One week after news emerged that Google is working on its own smartphone hardware to compete with the likes of Apple's iPhone, a separate report this week claims the company is also set to enter the wearable market with a pair of Google-branded smartwatches.
As with its Android mobile operations, the company has traditionally focused on developing its Android Wear OS while relying on third-party manufacturers to come up with the hardware.
However, on Wednesday Android Police cited "reliable" sources with knowledge of Google's wearable hardware project, which is said to involve two smartwatches codenamed "Angelfish" and "Swordfish", both with circular displays.
The Angelfish model will reportedly bear similarities to the Motorola Moto 360, with a design that features visible lugs and a housing that curves at the point where the wristband meets the device's body. A 43.5mm diameter accommodates a larger battery and LTE chip that will let the watch connect to cellular networks.
A large circular button at the center of the watch's right side and a pair of smaller circular buttons above and below it will provide physical interaction. While there's no information on what functions the buttons offer, the device is said to feature GPS and a heart-rate monitor, which in addition to LTE capabilities, will make it a true standalone device.
The second, smaller Swordfish model is said to resemble a Pebble Time Round watch, sans the large screen bezel, offering a more rounded look. A single button at the center of its right side will function similarly to the Apple Watch's Digital Crown, but the device won't have GPS or heart-rate monitoring capabilities.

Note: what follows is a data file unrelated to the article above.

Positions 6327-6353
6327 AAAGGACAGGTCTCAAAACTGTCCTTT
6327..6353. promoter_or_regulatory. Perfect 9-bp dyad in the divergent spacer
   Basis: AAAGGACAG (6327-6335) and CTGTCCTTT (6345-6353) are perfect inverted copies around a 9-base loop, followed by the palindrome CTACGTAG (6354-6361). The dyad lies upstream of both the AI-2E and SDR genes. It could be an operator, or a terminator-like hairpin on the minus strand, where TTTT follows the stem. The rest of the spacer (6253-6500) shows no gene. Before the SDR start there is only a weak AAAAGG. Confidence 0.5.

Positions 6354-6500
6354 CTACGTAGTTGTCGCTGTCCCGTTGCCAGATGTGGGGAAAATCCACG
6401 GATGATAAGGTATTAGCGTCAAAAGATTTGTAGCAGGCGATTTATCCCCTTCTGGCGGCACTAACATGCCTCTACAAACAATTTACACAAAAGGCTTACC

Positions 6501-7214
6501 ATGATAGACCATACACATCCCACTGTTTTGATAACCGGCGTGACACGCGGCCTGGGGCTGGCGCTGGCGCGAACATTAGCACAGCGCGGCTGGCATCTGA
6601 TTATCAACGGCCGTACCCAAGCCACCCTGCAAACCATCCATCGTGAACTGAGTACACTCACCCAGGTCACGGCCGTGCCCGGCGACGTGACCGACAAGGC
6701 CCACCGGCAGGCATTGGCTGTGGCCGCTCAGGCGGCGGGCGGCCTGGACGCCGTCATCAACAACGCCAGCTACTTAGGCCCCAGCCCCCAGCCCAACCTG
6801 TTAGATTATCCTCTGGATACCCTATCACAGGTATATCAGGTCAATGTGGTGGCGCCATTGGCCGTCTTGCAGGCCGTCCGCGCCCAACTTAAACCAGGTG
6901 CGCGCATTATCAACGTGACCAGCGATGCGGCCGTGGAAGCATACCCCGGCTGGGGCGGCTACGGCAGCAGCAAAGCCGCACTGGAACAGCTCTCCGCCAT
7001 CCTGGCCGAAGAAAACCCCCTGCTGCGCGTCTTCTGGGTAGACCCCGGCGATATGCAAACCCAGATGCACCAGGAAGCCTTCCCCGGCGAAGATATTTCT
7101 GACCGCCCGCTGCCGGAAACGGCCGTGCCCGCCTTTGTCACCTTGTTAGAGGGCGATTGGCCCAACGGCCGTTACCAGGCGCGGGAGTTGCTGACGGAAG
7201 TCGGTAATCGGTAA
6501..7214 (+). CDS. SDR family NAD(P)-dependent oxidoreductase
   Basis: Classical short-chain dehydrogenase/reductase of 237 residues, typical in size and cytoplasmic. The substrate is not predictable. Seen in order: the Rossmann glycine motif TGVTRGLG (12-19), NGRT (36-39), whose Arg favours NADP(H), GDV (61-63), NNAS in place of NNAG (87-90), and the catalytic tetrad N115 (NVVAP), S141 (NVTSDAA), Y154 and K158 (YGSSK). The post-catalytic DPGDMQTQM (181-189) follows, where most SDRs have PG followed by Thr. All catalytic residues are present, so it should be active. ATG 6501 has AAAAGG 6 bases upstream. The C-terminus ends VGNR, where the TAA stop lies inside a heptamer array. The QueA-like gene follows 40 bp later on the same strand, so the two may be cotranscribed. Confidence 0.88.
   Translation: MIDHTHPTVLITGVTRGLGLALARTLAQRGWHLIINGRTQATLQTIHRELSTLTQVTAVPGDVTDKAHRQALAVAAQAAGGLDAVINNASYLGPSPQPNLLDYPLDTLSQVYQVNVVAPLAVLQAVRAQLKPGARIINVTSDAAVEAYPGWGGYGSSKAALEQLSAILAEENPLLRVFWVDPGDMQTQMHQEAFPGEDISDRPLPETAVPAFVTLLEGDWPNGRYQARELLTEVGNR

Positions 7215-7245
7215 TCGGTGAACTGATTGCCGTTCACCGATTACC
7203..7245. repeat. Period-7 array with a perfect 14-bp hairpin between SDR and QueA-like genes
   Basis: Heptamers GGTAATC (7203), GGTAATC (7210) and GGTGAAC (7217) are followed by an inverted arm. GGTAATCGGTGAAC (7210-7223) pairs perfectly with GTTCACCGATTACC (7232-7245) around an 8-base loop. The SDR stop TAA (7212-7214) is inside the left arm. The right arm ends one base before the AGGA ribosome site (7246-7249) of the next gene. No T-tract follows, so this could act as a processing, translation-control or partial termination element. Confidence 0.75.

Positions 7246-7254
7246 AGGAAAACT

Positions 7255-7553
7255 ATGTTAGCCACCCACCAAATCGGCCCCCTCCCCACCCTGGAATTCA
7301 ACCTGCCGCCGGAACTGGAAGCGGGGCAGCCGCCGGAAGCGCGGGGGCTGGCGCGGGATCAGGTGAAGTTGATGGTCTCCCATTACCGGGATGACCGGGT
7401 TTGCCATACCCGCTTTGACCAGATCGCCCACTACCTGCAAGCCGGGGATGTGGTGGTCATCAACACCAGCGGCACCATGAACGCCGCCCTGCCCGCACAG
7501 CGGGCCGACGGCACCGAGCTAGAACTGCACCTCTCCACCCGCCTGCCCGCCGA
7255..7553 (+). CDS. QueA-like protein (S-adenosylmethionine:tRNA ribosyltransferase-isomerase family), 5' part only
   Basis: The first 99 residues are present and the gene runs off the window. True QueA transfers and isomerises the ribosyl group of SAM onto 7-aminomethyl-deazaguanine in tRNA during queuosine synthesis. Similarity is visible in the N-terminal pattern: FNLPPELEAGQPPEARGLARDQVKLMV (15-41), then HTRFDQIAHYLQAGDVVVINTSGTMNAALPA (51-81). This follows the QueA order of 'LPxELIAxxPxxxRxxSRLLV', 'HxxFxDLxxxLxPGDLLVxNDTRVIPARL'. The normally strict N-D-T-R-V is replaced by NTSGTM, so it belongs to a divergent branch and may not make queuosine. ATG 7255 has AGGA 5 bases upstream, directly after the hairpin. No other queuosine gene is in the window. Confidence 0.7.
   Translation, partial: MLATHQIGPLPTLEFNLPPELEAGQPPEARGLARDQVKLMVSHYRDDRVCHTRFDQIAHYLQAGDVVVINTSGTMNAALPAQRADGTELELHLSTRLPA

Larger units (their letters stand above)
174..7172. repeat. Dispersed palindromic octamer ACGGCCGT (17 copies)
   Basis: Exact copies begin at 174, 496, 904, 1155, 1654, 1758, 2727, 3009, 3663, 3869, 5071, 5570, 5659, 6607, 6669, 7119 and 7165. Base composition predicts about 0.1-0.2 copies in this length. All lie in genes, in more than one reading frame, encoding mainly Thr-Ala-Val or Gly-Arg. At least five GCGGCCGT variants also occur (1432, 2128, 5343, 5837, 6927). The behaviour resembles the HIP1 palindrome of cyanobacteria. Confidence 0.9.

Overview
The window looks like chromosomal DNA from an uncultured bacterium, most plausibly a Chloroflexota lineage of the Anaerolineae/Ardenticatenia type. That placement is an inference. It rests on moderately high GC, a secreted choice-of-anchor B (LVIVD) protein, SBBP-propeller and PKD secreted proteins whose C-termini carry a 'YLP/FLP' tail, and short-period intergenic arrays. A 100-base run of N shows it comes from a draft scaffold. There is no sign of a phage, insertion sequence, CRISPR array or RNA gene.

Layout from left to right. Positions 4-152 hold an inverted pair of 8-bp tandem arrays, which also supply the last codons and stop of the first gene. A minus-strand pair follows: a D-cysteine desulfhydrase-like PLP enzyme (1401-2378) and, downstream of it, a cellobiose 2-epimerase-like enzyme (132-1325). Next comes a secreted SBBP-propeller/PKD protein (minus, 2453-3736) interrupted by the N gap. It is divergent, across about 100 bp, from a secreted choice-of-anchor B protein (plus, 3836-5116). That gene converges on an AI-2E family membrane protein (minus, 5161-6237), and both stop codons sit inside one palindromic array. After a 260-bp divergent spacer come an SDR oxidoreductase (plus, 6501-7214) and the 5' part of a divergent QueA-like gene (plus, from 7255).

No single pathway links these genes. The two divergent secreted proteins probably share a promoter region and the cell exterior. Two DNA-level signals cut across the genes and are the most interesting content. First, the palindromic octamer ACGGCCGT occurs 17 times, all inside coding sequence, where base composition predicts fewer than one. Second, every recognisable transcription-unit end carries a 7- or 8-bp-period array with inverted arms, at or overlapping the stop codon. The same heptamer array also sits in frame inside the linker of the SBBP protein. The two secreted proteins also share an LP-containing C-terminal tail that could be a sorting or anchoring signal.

Both devices will have Google Assistant integration and support contextual notifications, with the potential of other unique features not found on third-party watches running Android Wear OS. No information on price points was offered for the devices, while Google declined to comment.
Unlike the company's phones which are said to be coming this year, it's not clear when Google plans to release the watches, although they could potentially appear alongside Google's next range of Nexus smartphones slated for 2016, or with the launch of Android Wear 2.0 this fall.
Apple meanwhile is said to be launching a second-generation Apple Watch later this year, possibly in the fall, putting it on the same upgrade cycle as the iPhone.
For the Apple Watch 2, Apple is said to be working on implementing cellular network connectivity and a faster processor. Built-in cellular capabilities would allow the Apple Watch to place calls, send messages, and access data without the need for an iPhone, while a faster processor would result in speed improvements when accessing apps.
watchOS 3, also debuting this fall, brings a dedicated Breathe app, instant-open apps, a new dock housing favorite apps, a new Control Center, and more.